Apologies for not sharing blood test results for a while. I needed clarification from my Myeloma Specialist after viewing my Aug, Sept, and Oct results. Unfortunately, I have spiked cancer levels (m protein value). My Oct results show my cancer levels jumped up to between 5 to 6. Recall, that in July we stopped dexamethasone (dex) with my Pomalyst chemo as my Glaucoma Specialist found eye damage.
As I’ve stated before, I think of dex as strawberry jam and Pomalyst as peanut butter. A peanut butter + jelly sandwich tastes better than a peanut butter sandwich alone. Dex + Pomalyst were effective together at keeping my cancer levels stable – since Jan 2017 around 3. We will now determine how effective Pomalyst is alone.
I have a less common type of multiple myeloma, making it more difficult to get an actual m protein value during blood tests. Ideally, the next 3 tests will show that my cancer levels have found a new stability on Pomalyst chemo alone (preferably in the 5 to 6 range).
If my cancer levels continues to spike, we will have to determine the best course of action during my next appointment in the new year.
Thanks for your support and encouragement!
M protein (g/L) – 0 is best
Oct = between 5 to 6
Sept = less than 7.7
Aug = value missing
July = 3.0
May = value missing
Apr = 3.0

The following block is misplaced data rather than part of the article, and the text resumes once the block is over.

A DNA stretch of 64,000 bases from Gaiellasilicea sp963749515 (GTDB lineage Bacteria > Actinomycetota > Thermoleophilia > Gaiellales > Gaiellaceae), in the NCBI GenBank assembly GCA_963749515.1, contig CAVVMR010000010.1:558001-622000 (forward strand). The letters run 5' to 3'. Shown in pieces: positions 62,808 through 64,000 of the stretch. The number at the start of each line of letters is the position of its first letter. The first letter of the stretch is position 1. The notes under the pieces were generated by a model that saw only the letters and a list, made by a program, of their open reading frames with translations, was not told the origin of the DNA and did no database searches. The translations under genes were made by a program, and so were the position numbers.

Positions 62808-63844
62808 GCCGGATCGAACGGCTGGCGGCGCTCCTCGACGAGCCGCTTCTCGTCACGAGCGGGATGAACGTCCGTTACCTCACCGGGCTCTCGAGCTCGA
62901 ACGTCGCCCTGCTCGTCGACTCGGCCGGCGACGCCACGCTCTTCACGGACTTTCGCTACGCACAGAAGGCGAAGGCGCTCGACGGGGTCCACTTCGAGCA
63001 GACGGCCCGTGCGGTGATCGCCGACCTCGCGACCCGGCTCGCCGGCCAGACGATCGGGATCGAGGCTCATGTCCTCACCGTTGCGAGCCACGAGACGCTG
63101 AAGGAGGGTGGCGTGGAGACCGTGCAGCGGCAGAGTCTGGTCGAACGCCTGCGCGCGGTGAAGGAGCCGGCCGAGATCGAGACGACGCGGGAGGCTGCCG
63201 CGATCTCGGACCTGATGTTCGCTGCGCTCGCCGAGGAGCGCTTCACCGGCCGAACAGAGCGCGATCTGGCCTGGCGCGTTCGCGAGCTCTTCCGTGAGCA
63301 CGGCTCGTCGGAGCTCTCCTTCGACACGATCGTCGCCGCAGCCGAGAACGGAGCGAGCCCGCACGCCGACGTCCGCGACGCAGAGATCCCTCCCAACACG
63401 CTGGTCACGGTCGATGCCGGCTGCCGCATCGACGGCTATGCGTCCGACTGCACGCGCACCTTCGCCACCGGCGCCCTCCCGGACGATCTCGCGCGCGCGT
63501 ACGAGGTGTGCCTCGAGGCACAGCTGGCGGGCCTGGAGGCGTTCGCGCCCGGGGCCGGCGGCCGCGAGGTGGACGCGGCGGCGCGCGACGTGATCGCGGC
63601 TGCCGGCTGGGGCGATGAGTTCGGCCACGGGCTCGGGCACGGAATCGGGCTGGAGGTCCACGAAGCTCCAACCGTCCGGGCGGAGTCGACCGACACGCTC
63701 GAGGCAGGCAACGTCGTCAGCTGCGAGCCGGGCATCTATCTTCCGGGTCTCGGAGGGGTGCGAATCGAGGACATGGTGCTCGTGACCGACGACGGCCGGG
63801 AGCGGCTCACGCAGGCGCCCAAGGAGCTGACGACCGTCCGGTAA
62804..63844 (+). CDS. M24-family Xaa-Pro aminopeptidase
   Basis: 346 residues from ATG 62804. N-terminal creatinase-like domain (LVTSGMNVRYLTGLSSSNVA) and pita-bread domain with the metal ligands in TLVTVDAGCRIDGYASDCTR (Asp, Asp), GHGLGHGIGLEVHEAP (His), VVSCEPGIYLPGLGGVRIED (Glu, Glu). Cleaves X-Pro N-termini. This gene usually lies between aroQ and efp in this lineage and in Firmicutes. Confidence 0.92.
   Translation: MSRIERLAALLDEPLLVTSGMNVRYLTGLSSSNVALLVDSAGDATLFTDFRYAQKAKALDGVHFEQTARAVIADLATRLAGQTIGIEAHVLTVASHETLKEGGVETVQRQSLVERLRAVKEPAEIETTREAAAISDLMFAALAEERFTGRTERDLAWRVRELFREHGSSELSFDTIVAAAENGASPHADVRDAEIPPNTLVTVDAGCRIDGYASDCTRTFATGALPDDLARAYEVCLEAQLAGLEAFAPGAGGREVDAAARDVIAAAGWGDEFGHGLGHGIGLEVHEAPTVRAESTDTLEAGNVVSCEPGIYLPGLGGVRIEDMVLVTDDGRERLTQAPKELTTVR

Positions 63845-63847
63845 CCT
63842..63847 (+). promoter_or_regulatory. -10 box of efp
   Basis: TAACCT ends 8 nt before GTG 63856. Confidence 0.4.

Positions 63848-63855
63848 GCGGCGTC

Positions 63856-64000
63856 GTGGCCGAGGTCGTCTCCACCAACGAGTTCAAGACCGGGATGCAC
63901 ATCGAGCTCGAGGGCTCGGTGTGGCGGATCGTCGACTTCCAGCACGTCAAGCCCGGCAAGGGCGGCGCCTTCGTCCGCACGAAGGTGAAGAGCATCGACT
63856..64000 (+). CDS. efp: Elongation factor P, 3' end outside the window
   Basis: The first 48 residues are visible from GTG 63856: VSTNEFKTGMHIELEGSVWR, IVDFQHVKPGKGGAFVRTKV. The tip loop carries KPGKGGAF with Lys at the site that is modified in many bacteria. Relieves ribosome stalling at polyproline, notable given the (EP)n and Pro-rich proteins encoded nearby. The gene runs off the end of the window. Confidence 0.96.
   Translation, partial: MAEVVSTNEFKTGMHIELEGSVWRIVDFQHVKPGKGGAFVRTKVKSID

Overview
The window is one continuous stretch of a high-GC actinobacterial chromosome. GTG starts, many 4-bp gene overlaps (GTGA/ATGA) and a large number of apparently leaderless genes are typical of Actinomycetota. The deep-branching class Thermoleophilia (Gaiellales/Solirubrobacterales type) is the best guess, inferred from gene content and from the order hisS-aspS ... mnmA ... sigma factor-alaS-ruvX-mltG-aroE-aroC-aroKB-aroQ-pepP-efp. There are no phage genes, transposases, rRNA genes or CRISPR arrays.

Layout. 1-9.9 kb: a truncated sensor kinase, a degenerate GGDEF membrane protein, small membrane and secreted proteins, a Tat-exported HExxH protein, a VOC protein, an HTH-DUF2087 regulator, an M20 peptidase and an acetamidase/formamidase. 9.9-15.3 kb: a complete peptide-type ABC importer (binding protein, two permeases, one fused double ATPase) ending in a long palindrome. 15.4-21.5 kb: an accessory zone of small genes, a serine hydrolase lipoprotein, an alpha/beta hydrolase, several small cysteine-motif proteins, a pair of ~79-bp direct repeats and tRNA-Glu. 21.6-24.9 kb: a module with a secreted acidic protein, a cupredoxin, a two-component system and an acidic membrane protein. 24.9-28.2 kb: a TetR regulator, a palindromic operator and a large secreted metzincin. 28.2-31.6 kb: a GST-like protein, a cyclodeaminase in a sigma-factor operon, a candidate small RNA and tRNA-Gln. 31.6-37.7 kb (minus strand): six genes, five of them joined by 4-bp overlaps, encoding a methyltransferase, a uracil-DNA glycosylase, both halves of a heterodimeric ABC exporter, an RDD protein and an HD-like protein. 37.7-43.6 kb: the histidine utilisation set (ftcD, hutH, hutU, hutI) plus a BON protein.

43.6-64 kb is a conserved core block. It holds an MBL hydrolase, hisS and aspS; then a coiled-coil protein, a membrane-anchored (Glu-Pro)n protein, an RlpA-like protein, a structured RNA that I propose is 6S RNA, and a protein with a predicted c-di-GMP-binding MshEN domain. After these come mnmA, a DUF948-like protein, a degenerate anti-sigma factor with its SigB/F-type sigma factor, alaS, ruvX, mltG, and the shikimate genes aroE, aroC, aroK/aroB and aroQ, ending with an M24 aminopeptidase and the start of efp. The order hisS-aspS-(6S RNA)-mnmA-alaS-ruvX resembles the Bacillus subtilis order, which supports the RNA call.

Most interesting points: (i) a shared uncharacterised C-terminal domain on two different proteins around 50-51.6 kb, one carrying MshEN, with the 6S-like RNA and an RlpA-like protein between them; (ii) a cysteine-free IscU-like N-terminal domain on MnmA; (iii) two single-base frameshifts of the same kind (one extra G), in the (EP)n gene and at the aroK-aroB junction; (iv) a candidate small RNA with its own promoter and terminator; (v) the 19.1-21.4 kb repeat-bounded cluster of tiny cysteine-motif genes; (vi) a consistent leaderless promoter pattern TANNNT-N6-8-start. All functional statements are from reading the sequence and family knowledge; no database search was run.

Mar = 3.0
Feb = 3.5
Jan 2017 = 3.3
Feb 2015 (pre chemo/dex) = 36.1
My Hematology profile (how my body responds overall to being on treatment) looks good.
|Reference Range||4.0 – 11.0||135 – 170||150 – 400||2.0 – 8.0|
To recap: On Sunday, October 8th, I completed Cycle 35 Week 3. I have Multiple Myeloma and anemia, a rare cancer of the immune system. Multiple myeloma is a cancer of the plasma cells that affects the plasma cells, a type of immune cell that produces antibodies to fight infection. These plasma cells are found in the bone marrow. As a blood cancer, it is incurable, but treatable. Since February 9th 2015, I have been on Pomalyst and dexamethasone chemo treatment (Pom/dex). On July 16th, my dexamethasone treatment ended, due to eye damage, reported by my Glaucoma Specialist, from long-term use.
Weekly chemo-inspired self-portraits can be viewed in my flickr album.